She then thought back to the previous year. Her and her fellow cross country teammate Owen Cravens had visited this park to cheer on their future high school at their varsity conference. The race was pretty exciting, but there was something else that immediately grabbed her attention. Hills. Rolling hills, steep hills, dirt hills, and even a cement hill. It was pretty intimidating. As an eighth grader, she didn’t think that she could ever be able to run this course for the high school team. And yet here she was, donned in a black jersey with a red letter H on the front, anxious for that gun to just pop already. It was the Crystal Lake South Cross Country Invitational at Veterans Acres.
She was nervous. The referee had blown the five-minute whistle and now every runner was standing with their respective teams behind that white, spray-painted line, prepping themselves in what little time they had left before the gun’s pop. Only five minutes left. She knew she had to switch her mental gears and focus her thoughts on the present, not the past.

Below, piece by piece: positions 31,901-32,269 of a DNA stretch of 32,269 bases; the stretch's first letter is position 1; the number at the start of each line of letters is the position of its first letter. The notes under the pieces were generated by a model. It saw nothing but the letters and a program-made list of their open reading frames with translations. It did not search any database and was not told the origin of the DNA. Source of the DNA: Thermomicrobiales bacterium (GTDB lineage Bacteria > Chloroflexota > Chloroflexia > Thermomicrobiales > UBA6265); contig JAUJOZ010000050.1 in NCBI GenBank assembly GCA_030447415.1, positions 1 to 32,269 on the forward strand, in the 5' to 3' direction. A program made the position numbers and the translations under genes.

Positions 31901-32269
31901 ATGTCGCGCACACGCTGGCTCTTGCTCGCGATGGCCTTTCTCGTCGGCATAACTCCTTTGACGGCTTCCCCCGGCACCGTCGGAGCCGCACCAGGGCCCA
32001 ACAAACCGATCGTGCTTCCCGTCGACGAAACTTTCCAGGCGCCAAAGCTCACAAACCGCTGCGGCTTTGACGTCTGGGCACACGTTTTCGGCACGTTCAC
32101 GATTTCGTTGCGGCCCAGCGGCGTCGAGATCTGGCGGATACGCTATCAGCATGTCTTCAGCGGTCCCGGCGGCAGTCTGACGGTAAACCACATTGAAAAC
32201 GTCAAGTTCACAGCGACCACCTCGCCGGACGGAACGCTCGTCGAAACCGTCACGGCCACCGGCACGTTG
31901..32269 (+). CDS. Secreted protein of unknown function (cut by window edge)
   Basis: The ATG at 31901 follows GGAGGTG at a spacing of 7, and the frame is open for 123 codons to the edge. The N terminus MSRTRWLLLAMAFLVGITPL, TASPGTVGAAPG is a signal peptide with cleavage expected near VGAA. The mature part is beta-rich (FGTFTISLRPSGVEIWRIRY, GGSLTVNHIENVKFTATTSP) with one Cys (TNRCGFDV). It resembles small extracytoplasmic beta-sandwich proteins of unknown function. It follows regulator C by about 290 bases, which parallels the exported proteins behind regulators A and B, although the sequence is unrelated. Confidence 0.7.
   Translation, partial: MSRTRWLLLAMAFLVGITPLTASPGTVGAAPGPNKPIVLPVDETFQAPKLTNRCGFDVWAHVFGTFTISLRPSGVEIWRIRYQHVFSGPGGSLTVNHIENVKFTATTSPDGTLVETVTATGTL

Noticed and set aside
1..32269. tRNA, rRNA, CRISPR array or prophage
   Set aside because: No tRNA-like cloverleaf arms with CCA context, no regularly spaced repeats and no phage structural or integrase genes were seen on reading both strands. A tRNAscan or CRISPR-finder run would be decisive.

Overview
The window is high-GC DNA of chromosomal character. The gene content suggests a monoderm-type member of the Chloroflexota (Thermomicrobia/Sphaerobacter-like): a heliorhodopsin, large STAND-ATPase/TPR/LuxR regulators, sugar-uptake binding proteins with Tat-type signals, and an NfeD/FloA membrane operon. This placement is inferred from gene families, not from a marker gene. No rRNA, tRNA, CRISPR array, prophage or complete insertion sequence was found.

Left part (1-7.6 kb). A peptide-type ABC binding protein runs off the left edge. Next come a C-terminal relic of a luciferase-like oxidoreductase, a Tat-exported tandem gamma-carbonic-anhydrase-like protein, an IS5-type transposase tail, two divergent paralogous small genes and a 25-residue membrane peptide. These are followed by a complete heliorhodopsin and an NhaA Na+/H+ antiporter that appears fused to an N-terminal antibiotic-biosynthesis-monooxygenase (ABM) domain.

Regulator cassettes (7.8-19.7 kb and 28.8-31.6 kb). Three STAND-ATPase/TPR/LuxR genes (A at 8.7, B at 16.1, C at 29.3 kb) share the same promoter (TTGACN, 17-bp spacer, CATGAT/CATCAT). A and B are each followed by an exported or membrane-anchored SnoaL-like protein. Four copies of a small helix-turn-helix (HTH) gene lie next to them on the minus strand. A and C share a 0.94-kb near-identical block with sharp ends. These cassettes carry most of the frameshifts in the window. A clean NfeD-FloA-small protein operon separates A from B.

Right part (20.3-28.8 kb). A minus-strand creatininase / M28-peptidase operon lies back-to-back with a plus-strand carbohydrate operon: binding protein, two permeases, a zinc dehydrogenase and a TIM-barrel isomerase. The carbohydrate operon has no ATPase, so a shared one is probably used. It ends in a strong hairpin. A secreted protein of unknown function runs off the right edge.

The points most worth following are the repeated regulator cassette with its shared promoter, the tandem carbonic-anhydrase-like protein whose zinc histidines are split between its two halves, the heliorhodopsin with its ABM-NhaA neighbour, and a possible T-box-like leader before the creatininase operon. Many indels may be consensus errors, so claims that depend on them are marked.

I have to just do my best. I can’t control anybody around me or my place, I can only control my time and my performance.
And then came that second whistle. A high-pitched, shrill sound turning the pep talks between teammates and into tense silence. The referee stands on the top of the ladder, gun and a scarlet flag in his hands, whistle in his mouth. She bends
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down and positions herself in a runner’s stance. He holds both arms out at shoulder level. She tenses her muscles. He slowly raises both arms to a vertical position. She breathes. He quickly brings the flag down to his waist and squeezes the trigger, sending a pop flying through the gun barrel and erupting the silence. And like clockwork, she was gone from that starting line. Gone to endure what will be an uncomfortable twenty minutes of physical fatigue and mental strain. She’ll be beyond thirsty, heaving for air, and doused in sweat by the time she crosses the finish. And she’d happily do it again, every Saturday. What started out of curiosity quickly became a passion for freshman Emily Glass. Wanting to know more about the sport, Glass woke up one